I Date Men For The Free Dinners, And I Don’t Feel Bad About It
I filter my matches on OKCupid by income (and then by height, of course). If he makes under a certain amount, or doesn’t list it at all, I won’t even see his profile, and that’s probably for the best. My suspicion is that very few women haven’t tried this method at least once, but if they haven’t, all the better for them. Their choice to date men of all income brackets is something that deserves a certain amount of respect, and their choices have no bearing on my own. I also expect that men are filtering me by body type, and by the sex appeal of the first picture they see, and it doesn’t offend me in the slightest. If I want my dates to be over 6 feet and in possession of a lucrative job, they have every right to want me to be attractive and slim. A girlfriend has joked before that I should get breast implants to improve my opportunities, but you’d be surprised at how many men prefer the look of a smaller, natural, shapely breast. In any case, I’m not desperate for change any time soon.
Sometimes they lie, as we all do when confronted with the carte blanche of persona-reconstruction that is online dating. Just like a woman might shave off a few pounds in her description and generously term herself as “average” when she is clearly “more to love,” a man will place himself as making six figures when his second-year consulting job puts him at no more than 90k. It’s the six that sounds good, as much in the zeros as in the dress size. As long as the lie still allows for an approximation of what I was looking for, it’s not the end of the world. After all, with rare exception, I’m not looking to build a life with these men. A minor lie at the beginning of our courtship means very little — except, maybe, that he is crafty in getting what he wants.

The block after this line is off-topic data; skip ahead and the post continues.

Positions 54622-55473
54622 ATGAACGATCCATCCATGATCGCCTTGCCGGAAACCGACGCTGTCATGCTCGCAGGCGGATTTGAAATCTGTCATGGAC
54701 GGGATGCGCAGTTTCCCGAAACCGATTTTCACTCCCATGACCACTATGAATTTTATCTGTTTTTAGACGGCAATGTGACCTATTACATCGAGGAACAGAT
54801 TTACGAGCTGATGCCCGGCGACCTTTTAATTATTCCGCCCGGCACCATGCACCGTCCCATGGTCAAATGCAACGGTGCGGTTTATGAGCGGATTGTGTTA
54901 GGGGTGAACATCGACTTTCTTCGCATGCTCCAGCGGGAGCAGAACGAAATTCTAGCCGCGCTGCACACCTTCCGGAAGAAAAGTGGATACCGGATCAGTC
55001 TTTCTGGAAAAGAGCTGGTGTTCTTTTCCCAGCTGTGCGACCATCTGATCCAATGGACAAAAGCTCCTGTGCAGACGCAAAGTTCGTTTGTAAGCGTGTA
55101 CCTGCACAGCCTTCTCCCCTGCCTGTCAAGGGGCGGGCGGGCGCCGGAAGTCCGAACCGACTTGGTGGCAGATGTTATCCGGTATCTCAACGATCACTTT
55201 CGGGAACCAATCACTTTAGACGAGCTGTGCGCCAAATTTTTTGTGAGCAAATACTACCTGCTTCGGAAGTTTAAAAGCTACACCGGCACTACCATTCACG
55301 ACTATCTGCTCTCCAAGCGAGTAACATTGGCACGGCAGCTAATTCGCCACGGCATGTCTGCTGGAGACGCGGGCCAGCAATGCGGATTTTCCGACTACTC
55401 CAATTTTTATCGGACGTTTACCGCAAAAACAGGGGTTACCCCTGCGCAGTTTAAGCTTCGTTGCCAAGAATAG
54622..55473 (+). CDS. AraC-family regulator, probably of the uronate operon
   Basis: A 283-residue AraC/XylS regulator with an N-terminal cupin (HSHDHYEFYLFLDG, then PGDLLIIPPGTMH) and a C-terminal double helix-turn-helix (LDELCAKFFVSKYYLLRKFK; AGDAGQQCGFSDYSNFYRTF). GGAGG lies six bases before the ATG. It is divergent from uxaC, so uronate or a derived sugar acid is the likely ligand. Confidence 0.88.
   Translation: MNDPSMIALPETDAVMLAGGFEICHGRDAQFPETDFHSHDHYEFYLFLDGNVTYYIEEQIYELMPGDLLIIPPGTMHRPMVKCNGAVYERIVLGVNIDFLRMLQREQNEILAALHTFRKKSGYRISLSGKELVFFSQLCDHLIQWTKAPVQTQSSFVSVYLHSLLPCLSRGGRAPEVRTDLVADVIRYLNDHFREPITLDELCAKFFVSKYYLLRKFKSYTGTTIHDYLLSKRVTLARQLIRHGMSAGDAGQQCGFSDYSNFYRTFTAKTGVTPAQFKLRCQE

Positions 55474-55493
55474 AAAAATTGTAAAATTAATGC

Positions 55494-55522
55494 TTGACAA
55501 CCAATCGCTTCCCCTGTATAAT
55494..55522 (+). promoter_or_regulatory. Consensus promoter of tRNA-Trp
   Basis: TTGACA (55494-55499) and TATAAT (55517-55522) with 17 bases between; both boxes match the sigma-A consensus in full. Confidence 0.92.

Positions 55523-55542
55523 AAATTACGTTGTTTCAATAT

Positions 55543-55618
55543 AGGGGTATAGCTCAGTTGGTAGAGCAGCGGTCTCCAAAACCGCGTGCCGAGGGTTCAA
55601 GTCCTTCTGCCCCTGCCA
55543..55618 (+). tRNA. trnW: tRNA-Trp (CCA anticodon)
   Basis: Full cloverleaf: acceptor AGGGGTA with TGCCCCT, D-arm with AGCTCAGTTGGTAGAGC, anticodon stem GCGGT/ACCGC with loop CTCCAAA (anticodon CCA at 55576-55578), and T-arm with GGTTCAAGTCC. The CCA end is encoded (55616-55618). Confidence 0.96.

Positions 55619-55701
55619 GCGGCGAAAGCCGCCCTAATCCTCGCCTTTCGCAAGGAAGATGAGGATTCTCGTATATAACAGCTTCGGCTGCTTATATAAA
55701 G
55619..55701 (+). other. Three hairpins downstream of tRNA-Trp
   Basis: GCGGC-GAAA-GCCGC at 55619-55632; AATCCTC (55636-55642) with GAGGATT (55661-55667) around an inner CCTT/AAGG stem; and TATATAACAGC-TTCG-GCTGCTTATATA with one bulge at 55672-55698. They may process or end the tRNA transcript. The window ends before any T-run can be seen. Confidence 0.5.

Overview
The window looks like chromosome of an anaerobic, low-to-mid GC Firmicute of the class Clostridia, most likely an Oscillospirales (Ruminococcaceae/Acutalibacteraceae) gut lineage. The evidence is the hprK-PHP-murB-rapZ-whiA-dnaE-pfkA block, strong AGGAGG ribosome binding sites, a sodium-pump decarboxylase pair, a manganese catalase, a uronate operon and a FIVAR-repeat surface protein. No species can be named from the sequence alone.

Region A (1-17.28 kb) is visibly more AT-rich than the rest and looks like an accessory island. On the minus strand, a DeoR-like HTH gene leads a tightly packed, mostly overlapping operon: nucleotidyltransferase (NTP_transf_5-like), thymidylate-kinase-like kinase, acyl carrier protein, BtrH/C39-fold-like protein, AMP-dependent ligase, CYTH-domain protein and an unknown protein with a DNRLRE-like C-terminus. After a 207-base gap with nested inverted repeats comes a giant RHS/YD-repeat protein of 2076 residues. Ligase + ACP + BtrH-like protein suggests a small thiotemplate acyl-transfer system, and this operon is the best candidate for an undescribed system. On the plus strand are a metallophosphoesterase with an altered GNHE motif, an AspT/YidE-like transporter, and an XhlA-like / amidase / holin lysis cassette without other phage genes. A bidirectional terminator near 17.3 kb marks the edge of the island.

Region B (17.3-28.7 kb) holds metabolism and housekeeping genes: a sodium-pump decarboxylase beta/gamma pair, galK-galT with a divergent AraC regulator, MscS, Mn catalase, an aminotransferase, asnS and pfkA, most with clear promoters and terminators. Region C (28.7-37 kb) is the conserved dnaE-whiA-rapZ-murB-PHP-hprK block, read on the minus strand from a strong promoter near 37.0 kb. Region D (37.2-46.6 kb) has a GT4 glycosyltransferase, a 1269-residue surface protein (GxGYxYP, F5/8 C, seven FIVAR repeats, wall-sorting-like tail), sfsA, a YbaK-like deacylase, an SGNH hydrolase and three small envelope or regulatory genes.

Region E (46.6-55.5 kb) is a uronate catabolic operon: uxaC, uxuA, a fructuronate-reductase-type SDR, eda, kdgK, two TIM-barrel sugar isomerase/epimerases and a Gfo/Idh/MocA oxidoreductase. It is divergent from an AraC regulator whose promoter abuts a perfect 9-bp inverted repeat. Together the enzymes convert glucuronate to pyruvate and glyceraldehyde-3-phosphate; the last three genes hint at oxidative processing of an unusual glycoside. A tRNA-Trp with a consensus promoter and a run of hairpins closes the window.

What do I date them for? As the title suggests, it’s often dinner. I have a love for the kind of high-concept restaurants with art for sale on the walls and a celebrity two tables over. I like the chefs with profiles in New York magazine, and the dishes that are precariously stacked on vast white plates. But it’s not just dinners. I like the theater, the opera, tastefully decorated lounges where the pretentiously-termed mixologist can make us a cocktail with equal parts lychee puree and quinoa vodka. There is a life that I want to be a part of, and not because of who frequents it, but because of the visceral pleasure it provides. Everything is an elaborate amusement park for the senses, the best of the best, silver dome dramatically removed to reveal your next course.
My job is good, but not good enough to provide this for myself. I enjoy what I do, and I’m good at it, but in my lifetime I doubt I’ll ever go much over 150k a year. With my own money, I can have my apartment and my personal luxuries. I can eat well and never feel like I need anything. When I want some of the whipped cream that I read about in my glossy lifestyle magazines, though, it needs to be acquired by other means. And as my gender condemns me to a lifetime of making less than the men I will date, and being only further punished if I ever decide to settle down with one of them, it makes the most ethical sense for me to use them as a conduit to this way of life.